This opinion will be unpublished and
may not be cited except as provided by
Minn. Stat. § 480A.08, subd. 3 (2006).
IN COURT OF APPEALS
Donald Scott Moen,
Filed March 27, 2007
Mille Lacs County District Court
File No. 48-K9-04-001029
Lori Swanson, Attorney General, 1800
Janice Kolb, Mille Lacs County Attorney, Tara C. Ferguson Lopez, Assistant County Attorney, Courthouse Square, 525 Second Street Southeast, Milaca, MN 56353 (for respondent)
Steven V. Grigsby,
Considered and decided by Lansing, Presiding Judge; Peterson, Judge; and Worke, Judge.
U N P U B L I S H E D O P I N I O N
On appeal from a conviction for driving while impaired, appellant argues that a tribal police officer unlawfully stopped him for speeding outside the boundaries of the reservation. Appellant contends that, although the statute gives tribal police concurrent authority to stop persons committing a crime in their presence, speeding constitutes a petty misdemeanor, which is not a crime and therefore does not justify exercise of that authority. Because the tribal officer was a licensed peace officer acting under an agreement between the Mille Lacs Band Tribal Police Department and the Mille Lacs County Sheriff’s Department, we affirm.
D E C I S I O N
argues that the tribal officer lacked statutory authority to stop appellant’s
vehicle outside the tribal reservation for speeding. Statutory interpretation is an issue of law
that this court reviews de novo. State v.
The undisputed facts here show
that appellant was stopped
for speeding at a location off the reservation by a licensed peace officer
employed by the Mille Lacs Band of Chippewa Tribal Police Department on routine
patrol in an area that was part of a “Safe and Sober” program, a cooperative
effort between the Mille Lacs Band of Chippewa Tribal Police Department and the
Mille Lacs County Sheriff’s Department to get intoxicated drivers off the road
over the 2004 Labor Day weekend. As a
result of the stop, appellant was charged with speeding and driving while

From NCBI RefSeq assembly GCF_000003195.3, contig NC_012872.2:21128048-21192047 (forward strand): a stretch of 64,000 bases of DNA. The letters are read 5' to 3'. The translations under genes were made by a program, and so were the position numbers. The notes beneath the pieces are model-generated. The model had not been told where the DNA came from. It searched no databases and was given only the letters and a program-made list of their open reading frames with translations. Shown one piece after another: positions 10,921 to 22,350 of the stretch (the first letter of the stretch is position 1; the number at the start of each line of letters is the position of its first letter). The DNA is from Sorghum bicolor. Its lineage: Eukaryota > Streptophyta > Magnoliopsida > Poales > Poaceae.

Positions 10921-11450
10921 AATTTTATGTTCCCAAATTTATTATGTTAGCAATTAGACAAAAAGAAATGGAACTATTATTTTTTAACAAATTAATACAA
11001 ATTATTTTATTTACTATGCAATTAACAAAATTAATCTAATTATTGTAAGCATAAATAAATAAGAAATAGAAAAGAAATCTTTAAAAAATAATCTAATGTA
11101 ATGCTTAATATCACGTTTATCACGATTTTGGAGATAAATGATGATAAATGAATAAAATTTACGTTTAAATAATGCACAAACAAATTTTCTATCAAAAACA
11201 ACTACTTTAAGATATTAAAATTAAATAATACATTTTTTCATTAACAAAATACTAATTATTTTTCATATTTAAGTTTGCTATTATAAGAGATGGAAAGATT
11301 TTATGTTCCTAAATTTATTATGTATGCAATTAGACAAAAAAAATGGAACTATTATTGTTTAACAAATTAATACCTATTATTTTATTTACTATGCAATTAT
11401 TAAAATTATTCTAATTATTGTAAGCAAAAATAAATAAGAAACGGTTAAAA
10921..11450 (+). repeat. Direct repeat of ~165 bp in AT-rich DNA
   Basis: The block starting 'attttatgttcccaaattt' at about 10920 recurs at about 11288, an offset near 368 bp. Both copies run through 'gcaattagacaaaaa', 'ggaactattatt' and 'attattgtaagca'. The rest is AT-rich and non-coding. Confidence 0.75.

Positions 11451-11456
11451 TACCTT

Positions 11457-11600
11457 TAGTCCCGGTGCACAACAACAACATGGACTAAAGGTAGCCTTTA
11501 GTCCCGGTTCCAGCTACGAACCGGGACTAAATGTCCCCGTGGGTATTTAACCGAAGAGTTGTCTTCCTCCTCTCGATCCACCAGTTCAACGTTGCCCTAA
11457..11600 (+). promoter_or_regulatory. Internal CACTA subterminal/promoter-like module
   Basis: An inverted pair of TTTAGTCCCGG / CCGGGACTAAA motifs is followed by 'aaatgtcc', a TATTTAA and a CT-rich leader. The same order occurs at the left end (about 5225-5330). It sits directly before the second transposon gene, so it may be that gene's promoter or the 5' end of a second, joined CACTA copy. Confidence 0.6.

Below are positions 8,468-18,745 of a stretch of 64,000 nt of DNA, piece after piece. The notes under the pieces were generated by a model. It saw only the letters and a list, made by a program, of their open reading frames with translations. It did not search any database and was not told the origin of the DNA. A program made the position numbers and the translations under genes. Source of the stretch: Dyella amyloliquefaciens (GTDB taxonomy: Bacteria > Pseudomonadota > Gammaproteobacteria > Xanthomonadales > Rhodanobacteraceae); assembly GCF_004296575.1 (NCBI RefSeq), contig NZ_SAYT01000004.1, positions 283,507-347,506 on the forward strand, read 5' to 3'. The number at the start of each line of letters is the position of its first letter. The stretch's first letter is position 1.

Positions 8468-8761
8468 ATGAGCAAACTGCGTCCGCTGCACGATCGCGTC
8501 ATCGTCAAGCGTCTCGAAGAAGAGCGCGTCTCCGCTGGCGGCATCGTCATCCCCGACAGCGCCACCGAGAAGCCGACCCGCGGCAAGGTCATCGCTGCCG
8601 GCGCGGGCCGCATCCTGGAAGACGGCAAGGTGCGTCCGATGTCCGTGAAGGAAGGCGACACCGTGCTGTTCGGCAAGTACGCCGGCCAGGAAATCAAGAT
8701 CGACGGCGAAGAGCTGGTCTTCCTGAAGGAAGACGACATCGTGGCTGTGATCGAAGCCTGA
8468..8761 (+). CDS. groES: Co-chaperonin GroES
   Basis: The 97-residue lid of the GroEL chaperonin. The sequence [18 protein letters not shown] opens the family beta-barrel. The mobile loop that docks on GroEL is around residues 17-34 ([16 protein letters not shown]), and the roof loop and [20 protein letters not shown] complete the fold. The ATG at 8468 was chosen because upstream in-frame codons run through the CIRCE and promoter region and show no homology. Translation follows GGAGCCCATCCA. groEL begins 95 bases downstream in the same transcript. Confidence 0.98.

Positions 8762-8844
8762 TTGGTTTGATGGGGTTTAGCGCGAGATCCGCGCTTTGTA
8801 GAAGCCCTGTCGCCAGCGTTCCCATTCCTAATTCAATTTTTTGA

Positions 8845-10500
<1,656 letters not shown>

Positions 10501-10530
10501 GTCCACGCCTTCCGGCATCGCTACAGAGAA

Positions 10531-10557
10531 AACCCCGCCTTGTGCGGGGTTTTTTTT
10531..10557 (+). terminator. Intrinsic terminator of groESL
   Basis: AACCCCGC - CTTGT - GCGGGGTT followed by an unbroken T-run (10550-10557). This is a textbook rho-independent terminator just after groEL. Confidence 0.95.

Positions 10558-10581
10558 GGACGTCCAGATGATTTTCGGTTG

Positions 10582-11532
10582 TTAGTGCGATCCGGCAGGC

impaired. Appellant moved to suppress
the evidence on the grounds that the traffic stop for speeding was unlawful
because the officer was outside his jurisdiction when he stopped
appellant. The district court denied the
motion, and following the submission of the case pursuant to State v. Lothenbach, 296 N.W.2d 854 (
Mutual Aid/Cooperative Agreement
district court concluded that Minn. Stat. § 626.90, subd. 2(b), gave the
tribal officer authority to stop appellant.
We agree. Subdivision 2(b) provides
that “[t]he band shall enter into mutual aid/cooperative agreements with the
Mille Lacs county sheriff under section 471.59 to define and regulate the
provision of law enforcement services under this section. The agreements must define the trust property
involved in the joint powers agreement.”
The agreement between the two police departments to assist each other through the “Safe and Sober” mutual-aid program was in effect “both on and off reservation land.” The record does not contain specific information regarding the exact geographic area covered by the mutual aid/cooperative agreement that the tribal officer relied on in stopping appellant’s vehicle, but appellant does not contend that the location where appellant was stopped was outside the scope of the agreement. Based on the stipulated record, the district court properly concluded that the agreement gave the tribal officer authority to stop appellant’s vehicle under Minn. Stat. § 626.90, subd. 2(b).
Course and Scope of Employment
The district court also concluded that the tribal
officer was authorized to stop appellant’s vehicle regardless of whether the
officer had authority under Minn. Stat. § 626.90, subd. 2(b). A licensed peace officer who is acting in the
course and scope of employment outside of the person’s jurisdiction is serving
in the regular line of duty as fully as though the service was within the
person’s jurisdiction. Minn. Stat.
§ 629.40, subd. 3 (2004). Federally
recognized tribes are law-enforcement agencies, subject to statutory limitations. Minn. Stat. § 626.93 (2004) (setting
forth requirement and limitations of federally recognized tribes). An
officer acting in the course and scope of his employment may make an
out-of-jurisdiction investigatory stop. Yoraway v. Comm’r of Pub. Safety, 669
N.W.2d 622, 626 (
It is undisputed that appellant was
stopped on Highway 169, at a location outside of the reservation but within
Finally, appellant argues that the tribal officer lacked authority to stop his vehicle because of the specific restrictions on a tribal officer’s concurrent jurisdictional authority under Minn. Stat. § 626.90, subd. 2(c) (2004). We agree with the district court that subdivision 2(c) is inapplicable because of the authority conferred upon the tribal officer by the agreement between the sheriff’s department and the tribal police department.